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Flying By Kite in the Grenada Sky

FLY de kite, na man," the boys taunted Eddy. "You has been here so long, an' you can do nothin' with de kite. What do you, man?" It was Easter Sunday, and many of Grenada's kite-flying youths gathered in St. George's at the top of Cobblestone Hill. They were practicing for Easter Monday, an annual kite-flying festivity. And now, the kites were in the air, every kite except Eddy's.

"Jus' watch me nose-dive de kite," one of Eddy's friends bragged as he steered his kite into a downward plunge.

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"Fly de kite, de kite," the group teased Eddy while he ran up and down the adjoining street, his kite trailing behind.

"But I has to pick up de speed before de kite is airborne," Eddy retorted.

He ran back and forth till, finally, the kite left the ground and leapt into the air. And bursting with pride, Eddy guided his kite back to Cobblestone Hill and joined his friends. He slackened the cord, and his kite soared higher and higher, its cloth tail wagging, its paper wings flapping in the wind.

"Keep you kite in de air jus' for one time," his dad had promised, "an' I's goin' build you a box kite for Easter Monday."

The islanders worked hard toward Easter Monday. Men climbed coconut trees, stripped them of their branches, and used the center flex to form diamond-shaped kites for their children, while women made sugar cakes and ginger beer to fill picnic baskets. And true to his word, Eddy's dad built a box kite for his son.

On Easter Monday kites flew from every hilltop - blue, red, yellow, and green - the colors dotted the heavenly space. People climbed to Fort George, others ascended to the top of the old French citadel, while others, along with Eddy and his dad, brought their kites to Cemetery Hill.

Crowds swarmed Cemetery Hill: babies, toddlers, older children, and adults. Everyone came to celebrate Easter Monday. And, in an instant, a brisk wind arose and sent kites to the skies, swaying, butting, and nose diving.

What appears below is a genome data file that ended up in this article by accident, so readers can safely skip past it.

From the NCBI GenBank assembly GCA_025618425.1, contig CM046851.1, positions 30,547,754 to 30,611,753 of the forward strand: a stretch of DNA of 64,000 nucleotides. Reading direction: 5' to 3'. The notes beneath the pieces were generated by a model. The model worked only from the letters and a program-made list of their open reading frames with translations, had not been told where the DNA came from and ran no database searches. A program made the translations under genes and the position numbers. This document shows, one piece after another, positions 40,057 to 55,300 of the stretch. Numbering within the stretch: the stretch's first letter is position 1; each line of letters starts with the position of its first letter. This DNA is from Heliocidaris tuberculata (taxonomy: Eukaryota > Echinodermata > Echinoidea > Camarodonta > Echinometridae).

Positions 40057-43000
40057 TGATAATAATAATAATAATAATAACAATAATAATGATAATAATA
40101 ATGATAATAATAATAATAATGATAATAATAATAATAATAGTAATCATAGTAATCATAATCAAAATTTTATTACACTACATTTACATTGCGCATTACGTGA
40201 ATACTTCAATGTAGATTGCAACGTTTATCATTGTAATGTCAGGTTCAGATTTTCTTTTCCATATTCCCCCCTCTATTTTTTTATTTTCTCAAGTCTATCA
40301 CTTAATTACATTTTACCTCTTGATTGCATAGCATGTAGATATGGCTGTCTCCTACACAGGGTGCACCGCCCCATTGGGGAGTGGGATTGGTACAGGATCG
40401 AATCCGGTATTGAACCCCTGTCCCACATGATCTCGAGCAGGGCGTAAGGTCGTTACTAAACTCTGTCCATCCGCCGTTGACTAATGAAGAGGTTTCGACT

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"Come, son," Eddy's dad offered, "I's goin' help you get de box kite in de air." The two then held the kite by its cord, jerked it into the air, spun it into a nose dive, and watched it return to the skies.

"Now you hold on to de kite an' fly it youself. You's doin' good, son," Eddy's dad assured, and stepped aside.

A shudder ran through the boy. How he missed the reassuring touch of his father's hand! Then, he felt the tug of the kite while he struggled to keep his feet on the ground. He wished he could let go of the kite, but he couldn't.

"Help me, help me," Eddy pleaded, but no one heard his cry.

Then swiftly, the box kite plunged into a nose dive, jerked itself back up, and lifted Eddy into the air.

"Help! Help!" the boy yelled as the kite carried him down the hill.

Then hastily, the men tied their cords to trees and hurried after Eddy. They scurried past the graves and followed the fleeing kite from which poor Eddy dangled.

"Let go of de cord!" Eddy's dad shouted.

"De cord, let go de cord!" the call went forth.

"Jump before you's too high," another advised. But Eddy held on, too scared to let go of his cord.

Shortly, Eddy and his kite would cross the road and head to Queen's Park race horse track, then wander off to nearby Fontenoy beach. But right then the box kite was ready to take another nose dive. Quickly the men climbed to each others' shoulders and formed a human ladder. The box kite dived and jerked the boy loose, and as hands reached out and grabbed the frightened boy, the human ladder came tumbling to the ground.

"Hurrah! Hurrah!" The rest of the people came hurrying down the hill, while the box kite went soaring into space.

"T'ank heavens you's back," Eddy's dad cried, and the two picked themselves up from the ground.

"I's no good, daddy," the boy sobbed, "de box kite is gone."

"Sure you's good," the father embraced his son, "you do good."

"But you kite is gone."

"Is you kite, not mines. Nex' year we's goin' build another." The father wiped the tears from Eddy's eyes.

"An' now," the proud father proclaimed to the crowd, "is time for ginger beer an' sugarcakes. We's goin' celebrate, for I has here de firs' human to ride de air in box kite."

Eddy's dad reached down and held his son's hand within his own, and to an enthusiastic applause, the two led the way back up to Cemetery Hill.

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